technics, temporality and affect in digital design and fabrication
The nature of creative engagement with computers and software presents a number of challenges to 4E cognition and requires the development of analytical frameworks that can encompass cognitive processes as they extend across material and informational realms. Here I argue that an enactive view of mind allows for better understanding of digital practice by advancing a dynamic, transactional, and affective framework for the analysis of computational design. This enactive framework is in part developed through the Material Engagement Theory (MET) put forward by Lambros Malafouris, in part from the phenomenologically inspired philosophy of Bernard Stiegler. Both advance temporality, technics and technique as key to understanding human creative imagination and their work can support each other in different ways; Stiegler allows for a theorisation of digital tools largely missing from the cognitive archaeology of Malafouris, whilst Malafouris provides a cognitive theory to further develop key ideas in Stiegler's philosophy. Bringing their work together through Gilbert Simondon's theory of individuation, I develop the concept of enactive individuation and apply this to the analysis of a case of robotic design and fabrication from my fieldwork with digital architects and engineers. This case allows for further exploration of how enactivism might productively be extended into the digital realm by underscoring the explorative engagement at heart of even highly systematic work with computers and software.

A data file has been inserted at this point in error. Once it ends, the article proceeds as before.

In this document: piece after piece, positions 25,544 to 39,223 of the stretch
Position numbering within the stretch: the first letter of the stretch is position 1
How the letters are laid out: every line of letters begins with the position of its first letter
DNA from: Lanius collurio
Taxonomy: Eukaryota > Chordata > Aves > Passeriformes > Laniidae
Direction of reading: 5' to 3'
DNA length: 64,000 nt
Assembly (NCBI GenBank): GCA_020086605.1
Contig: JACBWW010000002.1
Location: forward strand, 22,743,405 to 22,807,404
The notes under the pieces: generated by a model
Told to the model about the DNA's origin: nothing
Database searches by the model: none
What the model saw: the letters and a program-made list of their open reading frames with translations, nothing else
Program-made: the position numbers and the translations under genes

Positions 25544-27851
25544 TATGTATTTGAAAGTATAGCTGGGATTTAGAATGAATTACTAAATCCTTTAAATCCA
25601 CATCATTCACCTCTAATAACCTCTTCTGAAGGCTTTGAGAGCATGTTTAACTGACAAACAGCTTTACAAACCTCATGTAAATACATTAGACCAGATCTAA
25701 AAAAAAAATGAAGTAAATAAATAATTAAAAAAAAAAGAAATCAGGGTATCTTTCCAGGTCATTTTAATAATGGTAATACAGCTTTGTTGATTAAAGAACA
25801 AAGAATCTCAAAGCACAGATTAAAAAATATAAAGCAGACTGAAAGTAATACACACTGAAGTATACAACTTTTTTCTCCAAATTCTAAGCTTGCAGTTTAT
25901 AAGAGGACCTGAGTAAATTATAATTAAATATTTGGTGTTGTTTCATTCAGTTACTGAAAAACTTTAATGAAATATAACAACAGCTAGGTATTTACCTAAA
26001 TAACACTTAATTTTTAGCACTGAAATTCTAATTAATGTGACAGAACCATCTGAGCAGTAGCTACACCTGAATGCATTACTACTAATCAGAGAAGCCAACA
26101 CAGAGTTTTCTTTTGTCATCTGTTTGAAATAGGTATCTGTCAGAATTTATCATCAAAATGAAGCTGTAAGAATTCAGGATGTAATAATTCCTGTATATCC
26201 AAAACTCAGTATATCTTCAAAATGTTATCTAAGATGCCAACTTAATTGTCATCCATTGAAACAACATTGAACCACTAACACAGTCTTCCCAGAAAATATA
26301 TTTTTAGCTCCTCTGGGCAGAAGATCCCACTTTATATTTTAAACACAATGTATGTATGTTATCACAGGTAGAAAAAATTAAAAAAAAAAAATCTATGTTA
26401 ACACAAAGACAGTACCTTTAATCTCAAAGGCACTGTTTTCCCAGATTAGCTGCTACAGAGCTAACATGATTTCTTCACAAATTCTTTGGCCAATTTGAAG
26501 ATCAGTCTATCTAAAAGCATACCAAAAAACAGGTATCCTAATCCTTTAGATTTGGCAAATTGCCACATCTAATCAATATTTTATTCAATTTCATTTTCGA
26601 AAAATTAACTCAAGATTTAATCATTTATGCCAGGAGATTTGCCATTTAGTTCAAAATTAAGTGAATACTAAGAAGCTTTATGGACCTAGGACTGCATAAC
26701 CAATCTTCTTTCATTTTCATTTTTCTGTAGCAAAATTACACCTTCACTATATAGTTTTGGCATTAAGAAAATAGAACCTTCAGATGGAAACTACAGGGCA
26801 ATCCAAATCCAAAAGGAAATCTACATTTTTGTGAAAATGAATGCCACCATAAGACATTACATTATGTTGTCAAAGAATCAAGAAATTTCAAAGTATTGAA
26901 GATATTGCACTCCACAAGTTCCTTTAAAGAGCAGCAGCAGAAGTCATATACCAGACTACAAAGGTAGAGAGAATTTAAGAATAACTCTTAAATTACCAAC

Full citation [Harvard style]:
Poulsgaard, K. (2019). Enactive individuation: technics, temporality and affect in digital design and fabrication. Phenomenology and the Cognitive Sciences 18 (1), pp. 281-298.
This document is unfortunately not available for download at the moment.